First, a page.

BOYCEVILLE — During the awards ceremony on the last day of school, seven sixth grade girls at Tiffany Creek Elementary were recognized as participants in the 2014 UW-Stout STEPS Preview Summer Camp.
Rebekah Lillo, Jessica Flettre, Antonia Tinsley-Jain, Ana Evenson, Caitlyn Pelikan, Emma Bygd and Noelle Wheeldon will be attending the five day camp in either July or August.
Rebekah was the 2014 Carla Jean Scholarship recipient. The scholarship is named after Carla Carlson, the daughter of Ellen and the late Alan Carlson.
The reason Ellen sponsors the event is because Carla was in the STEPS camp herself and then she was later a Junior Counselor at the camp. Today, Carla is an M.D. in La Crosse and specializes in internal medicine.
“I want to make sure the young women in the Boyceville area at that age have the same opportunity and experience as Carla did, so that is why I sponsor this in her honor,” shared Ellen.
Since Ellen started the scholarship, more and more girls have shown interest and the number soared from one to seven in just the past year.
Staff at TCE came together and raised over $700 through Tupperware and homemade jewelry sales as well as personal donations, which then funded partial scholarships worth $350. Those scholarship winners were Pelikan and Evenson.
Then when Wendy Stary and Lindsey Draz, both of UW-Stout learned about the sparked interest, they sought out to find a way to raise money and send more girls to the camp. So two more girls who had registered, Flettre and Tinsely-Jain, were awarded full scholarships.
Additionally, Bygd and Wheeldon will be attending the camp through the help of their families.
STEPS is a special camp that allows girls going into seventh grade to get a taste of what a career in science, technology, engineering and math (STEM) would be like.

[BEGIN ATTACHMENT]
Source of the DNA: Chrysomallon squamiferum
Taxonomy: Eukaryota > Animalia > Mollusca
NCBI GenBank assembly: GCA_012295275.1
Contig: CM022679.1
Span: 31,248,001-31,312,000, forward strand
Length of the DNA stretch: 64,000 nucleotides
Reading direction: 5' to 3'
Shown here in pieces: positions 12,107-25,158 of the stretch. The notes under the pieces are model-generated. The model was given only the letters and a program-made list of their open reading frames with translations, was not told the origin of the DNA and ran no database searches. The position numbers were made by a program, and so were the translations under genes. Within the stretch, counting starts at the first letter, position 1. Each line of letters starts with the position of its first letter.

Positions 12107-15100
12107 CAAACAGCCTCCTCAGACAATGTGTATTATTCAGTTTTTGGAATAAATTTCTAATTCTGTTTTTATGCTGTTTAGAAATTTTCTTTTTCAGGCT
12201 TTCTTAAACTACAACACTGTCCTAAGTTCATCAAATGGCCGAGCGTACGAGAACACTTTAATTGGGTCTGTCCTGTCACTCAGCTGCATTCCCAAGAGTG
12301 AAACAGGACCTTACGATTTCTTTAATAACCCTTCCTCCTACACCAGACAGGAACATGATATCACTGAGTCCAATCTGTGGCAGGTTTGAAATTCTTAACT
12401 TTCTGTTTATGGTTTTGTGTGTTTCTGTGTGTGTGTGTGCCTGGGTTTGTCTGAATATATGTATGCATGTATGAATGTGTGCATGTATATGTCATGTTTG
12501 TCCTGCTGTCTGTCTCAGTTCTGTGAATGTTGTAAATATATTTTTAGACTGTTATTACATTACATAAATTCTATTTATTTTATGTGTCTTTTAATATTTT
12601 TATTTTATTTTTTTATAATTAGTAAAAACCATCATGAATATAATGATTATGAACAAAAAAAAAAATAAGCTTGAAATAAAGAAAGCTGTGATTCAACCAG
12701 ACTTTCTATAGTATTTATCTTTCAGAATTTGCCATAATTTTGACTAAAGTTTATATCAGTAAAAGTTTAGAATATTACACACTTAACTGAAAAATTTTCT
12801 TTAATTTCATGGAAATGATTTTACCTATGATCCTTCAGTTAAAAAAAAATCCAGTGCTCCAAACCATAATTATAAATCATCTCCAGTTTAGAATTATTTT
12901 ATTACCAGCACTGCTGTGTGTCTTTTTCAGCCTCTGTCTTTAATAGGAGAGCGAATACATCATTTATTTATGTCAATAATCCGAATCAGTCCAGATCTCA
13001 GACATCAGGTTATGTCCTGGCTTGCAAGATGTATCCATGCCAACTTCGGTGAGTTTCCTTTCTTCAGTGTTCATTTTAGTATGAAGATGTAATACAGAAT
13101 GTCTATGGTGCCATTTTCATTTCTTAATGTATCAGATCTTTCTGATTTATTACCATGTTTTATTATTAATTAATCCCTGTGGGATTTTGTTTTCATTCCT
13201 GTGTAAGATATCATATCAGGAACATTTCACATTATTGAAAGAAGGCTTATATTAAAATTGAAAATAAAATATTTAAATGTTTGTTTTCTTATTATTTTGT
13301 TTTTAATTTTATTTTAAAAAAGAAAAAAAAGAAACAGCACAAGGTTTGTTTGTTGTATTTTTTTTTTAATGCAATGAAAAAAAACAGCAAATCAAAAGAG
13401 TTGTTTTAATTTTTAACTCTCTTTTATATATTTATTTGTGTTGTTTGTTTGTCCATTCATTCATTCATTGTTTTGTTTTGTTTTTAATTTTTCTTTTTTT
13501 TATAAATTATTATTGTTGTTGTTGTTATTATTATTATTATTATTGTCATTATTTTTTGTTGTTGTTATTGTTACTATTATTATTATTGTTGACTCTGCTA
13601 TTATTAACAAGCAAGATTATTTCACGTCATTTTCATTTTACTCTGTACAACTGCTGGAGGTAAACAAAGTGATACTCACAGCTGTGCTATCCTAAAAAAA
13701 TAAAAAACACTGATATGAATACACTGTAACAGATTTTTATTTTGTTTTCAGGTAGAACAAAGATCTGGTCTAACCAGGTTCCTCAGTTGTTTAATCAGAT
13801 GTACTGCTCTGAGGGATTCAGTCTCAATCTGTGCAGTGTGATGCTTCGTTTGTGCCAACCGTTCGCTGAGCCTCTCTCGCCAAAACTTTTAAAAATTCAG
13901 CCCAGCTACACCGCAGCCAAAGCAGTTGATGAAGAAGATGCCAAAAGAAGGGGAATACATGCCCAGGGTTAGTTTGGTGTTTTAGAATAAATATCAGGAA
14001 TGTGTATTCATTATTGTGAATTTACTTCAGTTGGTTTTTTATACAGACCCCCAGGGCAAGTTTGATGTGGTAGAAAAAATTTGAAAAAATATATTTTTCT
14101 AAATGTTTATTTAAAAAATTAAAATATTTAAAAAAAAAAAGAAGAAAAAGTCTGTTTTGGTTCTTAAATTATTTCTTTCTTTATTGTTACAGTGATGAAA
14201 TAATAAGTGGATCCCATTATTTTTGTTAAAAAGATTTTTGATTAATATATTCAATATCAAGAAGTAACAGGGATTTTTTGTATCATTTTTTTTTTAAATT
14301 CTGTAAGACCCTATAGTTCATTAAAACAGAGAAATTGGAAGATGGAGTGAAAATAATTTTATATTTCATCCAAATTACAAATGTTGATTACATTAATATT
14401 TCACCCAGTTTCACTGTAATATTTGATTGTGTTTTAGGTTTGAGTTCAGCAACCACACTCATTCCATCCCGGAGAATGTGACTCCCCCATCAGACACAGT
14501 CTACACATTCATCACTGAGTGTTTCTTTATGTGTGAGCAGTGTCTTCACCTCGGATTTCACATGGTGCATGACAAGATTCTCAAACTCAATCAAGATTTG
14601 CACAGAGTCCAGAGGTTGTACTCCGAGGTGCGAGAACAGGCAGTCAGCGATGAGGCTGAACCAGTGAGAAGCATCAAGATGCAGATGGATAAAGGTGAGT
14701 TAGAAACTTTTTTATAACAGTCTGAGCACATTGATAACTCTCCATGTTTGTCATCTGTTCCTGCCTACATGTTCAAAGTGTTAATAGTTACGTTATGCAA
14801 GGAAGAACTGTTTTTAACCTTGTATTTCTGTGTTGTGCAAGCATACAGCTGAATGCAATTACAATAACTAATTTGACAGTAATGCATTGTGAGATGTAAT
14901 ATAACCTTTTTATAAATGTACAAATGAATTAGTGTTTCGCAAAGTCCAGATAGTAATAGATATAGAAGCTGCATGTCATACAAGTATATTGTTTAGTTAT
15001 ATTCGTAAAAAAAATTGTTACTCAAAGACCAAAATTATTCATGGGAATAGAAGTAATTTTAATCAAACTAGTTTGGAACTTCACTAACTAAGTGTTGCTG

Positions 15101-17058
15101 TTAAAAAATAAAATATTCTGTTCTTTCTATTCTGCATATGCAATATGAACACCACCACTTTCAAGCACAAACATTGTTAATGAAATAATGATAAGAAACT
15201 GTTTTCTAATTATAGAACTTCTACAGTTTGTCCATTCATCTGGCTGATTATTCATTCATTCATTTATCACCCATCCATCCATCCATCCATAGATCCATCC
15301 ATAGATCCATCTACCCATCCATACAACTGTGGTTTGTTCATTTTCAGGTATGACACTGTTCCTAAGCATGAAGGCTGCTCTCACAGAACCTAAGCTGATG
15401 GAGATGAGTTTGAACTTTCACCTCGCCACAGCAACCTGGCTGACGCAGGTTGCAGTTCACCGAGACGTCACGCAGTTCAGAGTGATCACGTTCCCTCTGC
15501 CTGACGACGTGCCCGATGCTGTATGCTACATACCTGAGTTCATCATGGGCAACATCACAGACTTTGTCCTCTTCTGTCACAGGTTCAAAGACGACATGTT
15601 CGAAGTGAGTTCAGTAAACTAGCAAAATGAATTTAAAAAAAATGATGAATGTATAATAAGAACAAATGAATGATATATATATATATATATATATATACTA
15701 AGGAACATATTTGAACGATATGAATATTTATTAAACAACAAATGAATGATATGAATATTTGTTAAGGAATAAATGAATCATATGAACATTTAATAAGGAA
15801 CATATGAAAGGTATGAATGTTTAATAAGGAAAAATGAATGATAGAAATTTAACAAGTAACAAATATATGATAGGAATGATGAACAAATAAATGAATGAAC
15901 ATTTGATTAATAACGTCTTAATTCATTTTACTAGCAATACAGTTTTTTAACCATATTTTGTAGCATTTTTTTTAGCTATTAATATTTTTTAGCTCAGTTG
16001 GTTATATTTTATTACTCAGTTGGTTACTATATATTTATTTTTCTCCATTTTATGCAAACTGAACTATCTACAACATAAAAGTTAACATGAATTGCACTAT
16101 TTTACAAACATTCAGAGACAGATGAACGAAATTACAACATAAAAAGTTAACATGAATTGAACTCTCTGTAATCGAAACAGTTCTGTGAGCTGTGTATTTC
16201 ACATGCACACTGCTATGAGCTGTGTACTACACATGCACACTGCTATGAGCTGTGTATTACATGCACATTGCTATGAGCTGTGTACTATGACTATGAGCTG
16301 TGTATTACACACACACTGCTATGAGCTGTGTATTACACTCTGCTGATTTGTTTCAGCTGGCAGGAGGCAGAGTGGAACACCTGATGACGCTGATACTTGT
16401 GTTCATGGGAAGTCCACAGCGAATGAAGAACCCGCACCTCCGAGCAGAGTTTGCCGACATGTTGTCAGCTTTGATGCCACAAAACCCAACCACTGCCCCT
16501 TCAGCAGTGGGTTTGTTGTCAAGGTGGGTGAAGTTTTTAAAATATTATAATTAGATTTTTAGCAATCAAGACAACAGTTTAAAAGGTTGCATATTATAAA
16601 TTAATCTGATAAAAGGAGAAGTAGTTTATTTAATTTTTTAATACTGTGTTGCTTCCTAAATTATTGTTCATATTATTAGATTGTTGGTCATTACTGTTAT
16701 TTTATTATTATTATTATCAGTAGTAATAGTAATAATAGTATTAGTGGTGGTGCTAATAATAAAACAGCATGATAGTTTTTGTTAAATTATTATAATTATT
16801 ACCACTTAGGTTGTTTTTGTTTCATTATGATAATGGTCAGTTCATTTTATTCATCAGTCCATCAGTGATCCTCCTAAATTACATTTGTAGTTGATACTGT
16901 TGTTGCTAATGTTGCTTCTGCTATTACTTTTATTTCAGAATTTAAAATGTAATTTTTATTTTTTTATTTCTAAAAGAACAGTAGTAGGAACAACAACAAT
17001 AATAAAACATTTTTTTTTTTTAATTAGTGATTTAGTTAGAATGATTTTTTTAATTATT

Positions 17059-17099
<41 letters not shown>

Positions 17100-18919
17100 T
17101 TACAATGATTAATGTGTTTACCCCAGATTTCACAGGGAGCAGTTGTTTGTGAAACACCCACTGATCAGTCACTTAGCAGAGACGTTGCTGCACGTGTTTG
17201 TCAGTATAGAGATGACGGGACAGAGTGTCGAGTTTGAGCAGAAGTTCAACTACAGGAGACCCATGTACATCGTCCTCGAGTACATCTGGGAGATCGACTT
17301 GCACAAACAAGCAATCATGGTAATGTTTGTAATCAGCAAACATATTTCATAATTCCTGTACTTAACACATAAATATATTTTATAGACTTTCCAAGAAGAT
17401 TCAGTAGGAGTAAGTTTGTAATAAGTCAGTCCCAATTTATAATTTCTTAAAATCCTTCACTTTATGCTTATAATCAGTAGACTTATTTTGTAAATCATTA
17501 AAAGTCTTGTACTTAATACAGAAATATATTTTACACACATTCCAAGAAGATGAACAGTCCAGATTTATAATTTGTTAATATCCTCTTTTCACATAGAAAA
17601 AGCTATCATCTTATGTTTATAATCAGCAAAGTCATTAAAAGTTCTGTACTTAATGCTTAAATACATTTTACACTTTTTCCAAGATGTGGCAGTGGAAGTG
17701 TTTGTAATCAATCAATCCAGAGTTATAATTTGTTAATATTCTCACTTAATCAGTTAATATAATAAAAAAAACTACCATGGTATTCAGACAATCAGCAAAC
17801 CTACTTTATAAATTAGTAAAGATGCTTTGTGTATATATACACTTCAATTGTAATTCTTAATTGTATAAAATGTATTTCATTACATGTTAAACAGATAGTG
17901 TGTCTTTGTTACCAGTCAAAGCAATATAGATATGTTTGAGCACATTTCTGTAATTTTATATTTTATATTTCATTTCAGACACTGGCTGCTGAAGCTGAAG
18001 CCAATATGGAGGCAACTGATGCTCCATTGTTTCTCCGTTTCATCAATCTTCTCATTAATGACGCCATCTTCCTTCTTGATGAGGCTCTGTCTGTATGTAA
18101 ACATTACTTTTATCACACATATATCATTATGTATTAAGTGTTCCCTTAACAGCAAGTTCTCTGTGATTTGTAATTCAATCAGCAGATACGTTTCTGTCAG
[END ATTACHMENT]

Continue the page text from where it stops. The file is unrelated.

That mission is accomplished by providing early introduction to STEM topics through hands-on activities and by using female role models, which helps break down stereotypes and gives young women the confidence and knowledge needed.
The program itself is structured as a series of four, five-day camps that each serve 40 girls during the months of July and August.
According to the brochure, the core technical activities of the camp are focused on manufacturing an obstacle-avoiding robot that each girl builds herself and takes home.
These activities take place within state of the art classrooms and laboratories at UW-Stout.
In the plastics lab and foundry, participants learn how plastic and metal components are formed. They then solder the electrical components for their robots in the electronics lab and create a product enclosure during the packaging activity.
In the engineering graphics lab, they make computer drawings of their robot and create 3-dimensional animations.
To enhance writing and technical communication skills, they design multimedia content and write articles about their experiences. Their work is then shared online with their friends and family.
Aside from classroom time, the campers also attend tours of two local manufacturing companies and they are treated to other activities like swimming, bowling and a pizza party.
Various sponsors like the Otto Bremer Foundation, 3M and Xcel Energy have helped to lower the cost of the camp through various grants. The program costs $450 per camper, which also includes provided meals and housing.